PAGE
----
The mother of a 14-year-old boy being sued by a major video game developer has written a letter in defence of her son, who has refused to remove a video promoting the use of cheat software in free-to-play game Fortnite.
Epic Games, which developed the sandbox survival game, took legal action against the boy after he filed a counterclaim against the DMCA (Digital Millennium Copyright Act) takedown notice the developer had lodged against the video.
The boy is one of two players Epic is taking to court.
In her letter (available to read in full online), the boy's mother said: "This company is in the process of attempting to sue a 14-year-old child.
"It is my belief that due to their lack of ability to curb cheat codes and others from modifying their game, they are using a 14-year-old child as a scapegoat to make an example of him," she said.
She claims her son did not help create the cheat software, as Epic has alleged, and that the studio "has no capability of proving any form of modification". She accuses Epic of violating Delaware law in its case against her son.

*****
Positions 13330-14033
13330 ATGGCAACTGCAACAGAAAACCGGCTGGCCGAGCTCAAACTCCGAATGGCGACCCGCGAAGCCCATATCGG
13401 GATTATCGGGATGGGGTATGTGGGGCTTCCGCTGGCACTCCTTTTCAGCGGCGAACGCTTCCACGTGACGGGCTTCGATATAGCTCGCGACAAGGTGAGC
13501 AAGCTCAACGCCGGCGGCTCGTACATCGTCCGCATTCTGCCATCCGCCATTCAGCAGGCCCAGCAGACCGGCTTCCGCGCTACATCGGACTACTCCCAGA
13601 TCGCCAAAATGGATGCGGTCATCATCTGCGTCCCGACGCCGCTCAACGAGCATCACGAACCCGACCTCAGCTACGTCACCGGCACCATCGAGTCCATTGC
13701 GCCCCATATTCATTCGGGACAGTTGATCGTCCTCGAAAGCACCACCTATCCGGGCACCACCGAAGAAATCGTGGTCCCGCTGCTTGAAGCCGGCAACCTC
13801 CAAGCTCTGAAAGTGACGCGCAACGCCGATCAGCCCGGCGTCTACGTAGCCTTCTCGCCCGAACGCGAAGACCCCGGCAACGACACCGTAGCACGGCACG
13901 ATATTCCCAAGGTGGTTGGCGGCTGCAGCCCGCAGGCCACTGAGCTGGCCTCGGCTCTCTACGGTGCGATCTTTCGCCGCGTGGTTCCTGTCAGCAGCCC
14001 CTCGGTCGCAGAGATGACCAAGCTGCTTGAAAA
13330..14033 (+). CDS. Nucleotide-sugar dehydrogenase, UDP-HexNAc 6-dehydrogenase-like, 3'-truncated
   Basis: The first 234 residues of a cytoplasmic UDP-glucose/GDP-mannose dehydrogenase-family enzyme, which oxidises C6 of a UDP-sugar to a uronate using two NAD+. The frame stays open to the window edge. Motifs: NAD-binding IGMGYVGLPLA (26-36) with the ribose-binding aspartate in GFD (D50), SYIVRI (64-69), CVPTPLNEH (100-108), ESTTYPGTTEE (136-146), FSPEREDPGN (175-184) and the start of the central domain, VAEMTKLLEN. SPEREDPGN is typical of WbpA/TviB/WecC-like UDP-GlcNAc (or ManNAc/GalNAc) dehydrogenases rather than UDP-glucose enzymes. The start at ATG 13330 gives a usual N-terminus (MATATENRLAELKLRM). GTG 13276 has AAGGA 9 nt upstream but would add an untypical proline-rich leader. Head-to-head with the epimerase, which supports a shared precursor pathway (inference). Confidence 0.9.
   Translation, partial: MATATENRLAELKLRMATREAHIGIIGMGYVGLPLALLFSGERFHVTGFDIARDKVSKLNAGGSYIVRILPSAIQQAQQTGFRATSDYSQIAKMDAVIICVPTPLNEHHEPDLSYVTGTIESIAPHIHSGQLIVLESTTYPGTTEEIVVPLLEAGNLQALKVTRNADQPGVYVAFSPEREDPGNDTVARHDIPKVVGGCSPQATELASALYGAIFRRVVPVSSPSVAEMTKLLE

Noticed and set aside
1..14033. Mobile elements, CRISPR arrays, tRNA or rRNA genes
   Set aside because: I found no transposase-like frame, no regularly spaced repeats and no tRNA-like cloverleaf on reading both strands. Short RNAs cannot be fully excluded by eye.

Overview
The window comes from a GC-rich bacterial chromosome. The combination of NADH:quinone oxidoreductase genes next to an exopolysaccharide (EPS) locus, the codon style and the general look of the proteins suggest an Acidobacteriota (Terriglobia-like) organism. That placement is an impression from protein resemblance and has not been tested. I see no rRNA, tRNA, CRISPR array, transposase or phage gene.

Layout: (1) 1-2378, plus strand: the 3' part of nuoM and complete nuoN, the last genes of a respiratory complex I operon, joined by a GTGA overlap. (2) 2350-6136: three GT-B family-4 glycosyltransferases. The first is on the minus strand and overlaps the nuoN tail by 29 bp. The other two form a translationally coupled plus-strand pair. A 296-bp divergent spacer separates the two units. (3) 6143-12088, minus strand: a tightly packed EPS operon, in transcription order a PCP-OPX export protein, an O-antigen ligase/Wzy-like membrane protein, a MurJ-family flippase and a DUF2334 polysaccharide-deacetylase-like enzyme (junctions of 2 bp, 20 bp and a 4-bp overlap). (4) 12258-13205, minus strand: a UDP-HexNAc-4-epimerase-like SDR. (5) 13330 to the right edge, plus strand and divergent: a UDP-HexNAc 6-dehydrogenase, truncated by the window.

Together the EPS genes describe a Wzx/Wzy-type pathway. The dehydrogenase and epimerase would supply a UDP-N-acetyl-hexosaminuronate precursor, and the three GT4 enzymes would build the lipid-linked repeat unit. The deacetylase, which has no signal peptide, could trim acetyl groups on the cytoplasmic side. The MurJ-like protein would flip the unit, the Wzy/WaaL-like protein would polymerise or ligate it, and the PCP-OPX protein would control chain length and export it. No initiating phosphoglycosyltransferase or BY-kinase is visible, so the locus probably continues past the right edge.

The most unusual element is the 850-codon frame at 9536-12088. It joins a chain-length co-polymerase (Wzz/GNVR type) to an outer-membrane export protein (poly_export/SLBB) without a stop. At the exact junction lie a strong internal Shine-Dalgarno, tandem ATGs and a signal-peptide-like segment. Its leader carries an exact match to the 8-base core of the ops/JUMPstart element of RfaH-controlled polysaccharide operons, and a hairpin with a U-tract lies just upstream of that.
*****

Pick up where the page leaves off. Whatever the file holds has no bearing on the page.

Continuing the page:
"It is illegal to release underage individuals' personal information by any agencies," she writes.
As TorrentFreak - who shared the letter online - points out, minors cannot be sued directly, which raises the possibility that Epic Games did not know his age when it went ahead with the lawsuit.
The boy was using cheat software that affected Fortnite Battle Royale, a large multiplayer arena mode added to the game following its release, which was directly inspired by the success of early access PC hit PlayerUnknown's Battlegrounds (PUBG).
Fortnite's mode has an identical structure to PUBG, with 100 players air-dropped into a huge, gradually shrinking arena where they must find items to help them emerge as the sole survivor or surviving squad.
The mode is not Fortnite's main mode but is the cause of its success given it launched on PS4 and Xbox One at a time when no console versions of PUBG had been announced.
An Xbox version has since been announced and will launch on 12 December.